With one eye toward the future and another on the community, the Association of Women in Science (WINS) has honed in on two of St. Thomas’ five-year plan priorities that go hand in hand – engaging all students as changemakers and becoming leaders in STEAM. St. Thomas’ STEAM programs aim to “ensure that all students in STEAM programs participate in at least one high-impact practice per year by 2025.” One high-impact practice is community-based learning, which is what WINS did on a chilly Monday afternoon in the Anderson Student Center by putting on a science fair.
Ramsey Middle School students look forward to participating in their science fairs, spending countless hours working on their projects and perfecting their experiments. Not only are science fairs fun, but they are also a huge learning opportunity for students. WINS and Ramsey Middle School’s after-school STEM program Flipside teamed up to hold the first Flipside Science Fair.
This wasn’t the first interaction between WINS and Flipside – WINS members have been volunteering with Flipside students throughout the fall semester to create mini science fair projects, including vinegar and baking soda volcanos and “rubber” eggs. Through their interactions with WINS, the Flipside students seemed to have received not only guidance for their science projects, but also exposure to students just a few years older who could act as models upon whom they might project their aspirations.
“It was really fun, they were pretty nice,” said Bea, one of the Flipside presenters. “They taught me so much. I learned how to make a poster board and how to do an experiment.”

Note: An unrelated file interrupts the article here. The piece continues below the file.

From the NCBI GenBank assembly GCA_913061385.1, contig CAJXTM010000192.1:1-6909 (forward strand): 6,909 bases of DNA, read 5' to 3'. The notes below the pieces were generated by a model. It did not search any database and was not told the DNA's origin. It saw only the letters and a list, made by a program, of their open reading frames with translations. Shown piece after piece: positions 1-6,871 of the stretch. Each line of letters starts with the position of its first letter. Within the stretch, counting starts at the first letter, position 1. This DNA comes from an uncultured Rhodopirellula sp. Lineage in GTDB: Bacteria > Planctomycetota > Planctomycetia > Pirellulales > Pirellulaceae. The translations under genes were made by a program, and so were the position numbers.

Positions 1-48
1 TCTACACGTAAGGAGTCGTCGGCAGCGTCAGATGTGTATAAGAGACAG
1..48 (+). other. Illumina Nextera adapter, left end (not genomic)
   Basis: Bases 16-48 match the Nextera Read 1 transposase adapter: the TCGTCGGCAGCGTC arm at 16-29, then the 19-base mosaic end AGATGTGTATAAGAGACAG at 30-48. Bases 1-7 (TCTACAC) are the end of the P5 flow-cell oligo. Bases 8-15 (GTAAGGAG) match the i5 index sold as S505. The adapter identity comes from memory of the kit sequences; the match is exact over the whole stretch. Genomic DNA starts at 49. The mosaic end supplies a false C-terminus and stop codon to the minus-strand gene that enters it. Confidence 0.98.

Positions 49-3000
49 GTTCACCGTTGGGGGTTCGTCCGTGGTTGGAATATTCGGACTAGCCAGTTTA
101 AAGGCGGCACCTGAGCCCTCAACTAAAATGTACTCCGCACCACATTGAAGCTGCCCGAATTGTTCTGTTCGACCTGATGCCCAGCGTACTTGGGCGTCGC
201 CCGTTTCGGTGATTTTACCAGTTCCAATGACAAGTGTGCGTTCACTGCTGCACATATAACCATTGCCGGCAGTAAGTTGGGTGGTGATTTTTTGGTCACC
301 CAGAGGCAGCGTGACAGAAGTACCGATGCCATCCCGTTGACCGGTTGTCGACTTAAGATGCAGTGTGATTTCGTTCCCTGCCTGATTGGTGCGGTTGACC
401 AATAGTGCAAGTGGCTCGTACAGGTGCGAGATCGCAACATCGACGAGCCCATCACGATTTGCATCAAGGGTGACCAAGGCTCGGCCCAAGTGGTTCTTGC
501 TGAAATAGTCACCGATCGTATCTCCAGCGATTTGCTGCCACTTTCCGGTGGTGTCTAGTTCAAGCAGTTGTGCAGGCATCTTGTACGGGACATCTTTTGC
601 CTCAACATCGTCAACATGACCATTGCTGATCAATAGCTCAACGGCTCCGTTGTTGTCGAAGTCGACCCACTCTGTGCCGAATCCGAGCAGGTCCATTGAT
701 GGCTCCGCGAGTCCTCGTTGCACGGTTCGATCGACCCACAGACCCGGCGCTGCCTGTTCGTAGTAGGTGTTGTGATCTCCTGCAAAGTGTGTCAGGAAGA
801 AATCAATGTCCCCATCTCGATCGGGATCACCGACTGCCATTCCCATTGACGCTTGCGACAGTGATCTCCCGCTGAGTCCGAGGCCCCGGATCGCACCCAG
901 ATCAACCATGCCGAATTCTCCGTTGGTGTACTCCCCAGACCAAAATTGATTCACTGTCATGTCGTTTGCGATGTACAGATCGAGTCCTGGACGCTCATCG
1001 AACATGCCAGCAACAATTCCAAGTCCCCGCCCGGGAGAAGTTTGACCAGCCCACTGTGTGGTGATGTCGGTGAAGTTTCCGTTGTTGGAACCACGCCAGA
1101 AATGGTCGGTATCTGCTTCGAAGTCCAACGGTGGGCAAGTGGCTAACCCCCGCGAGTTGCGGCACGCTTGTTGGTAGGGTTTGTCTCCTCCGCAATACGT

Another Flipside student, Relena, said that while the WINS members kept them pretty busy, “at the same time it was fun because you got these teachers who can help you and support you. It was pretty awesome.”
The Flipside students are not the only ones who were impacted by this project – the WINS members gained and nurtured some important skills during their experience. Megan Merricks ’22, president of WINS, explained that her time management skills improved due to all the lesson planning that went into the project. “Maggie and I both spent two hours a week at the middle school teaching classes, but with lesson planning and prep work we have logged around 70 hours each this semester,” said Merricks.
Vice President of WINS Maggie Erpelding ’22 stated that she improved her communication skills because of how different this project was compared to anything she’s ever worked on before. “Working with and coordinating between professors and the Center for the Common Good to pull this project together took a different set of skills than I was used to,” said Erpelding.
Erpelding was influenced by her middle school science fair experiences and came up with the idea for this project three years ago in her first year at the University of St. Thomas. “I wanted to share the experiences that introduced me to science and my love for science with the next generation of hopeful scientists. I want them to be creative and explore questions,” she said.
In imagining and implementing this project, WINS members are well on their way to achieving Erpelding’s goal of inspiring and supporting community children’s interest in science and helping to grow the next generation of scientists.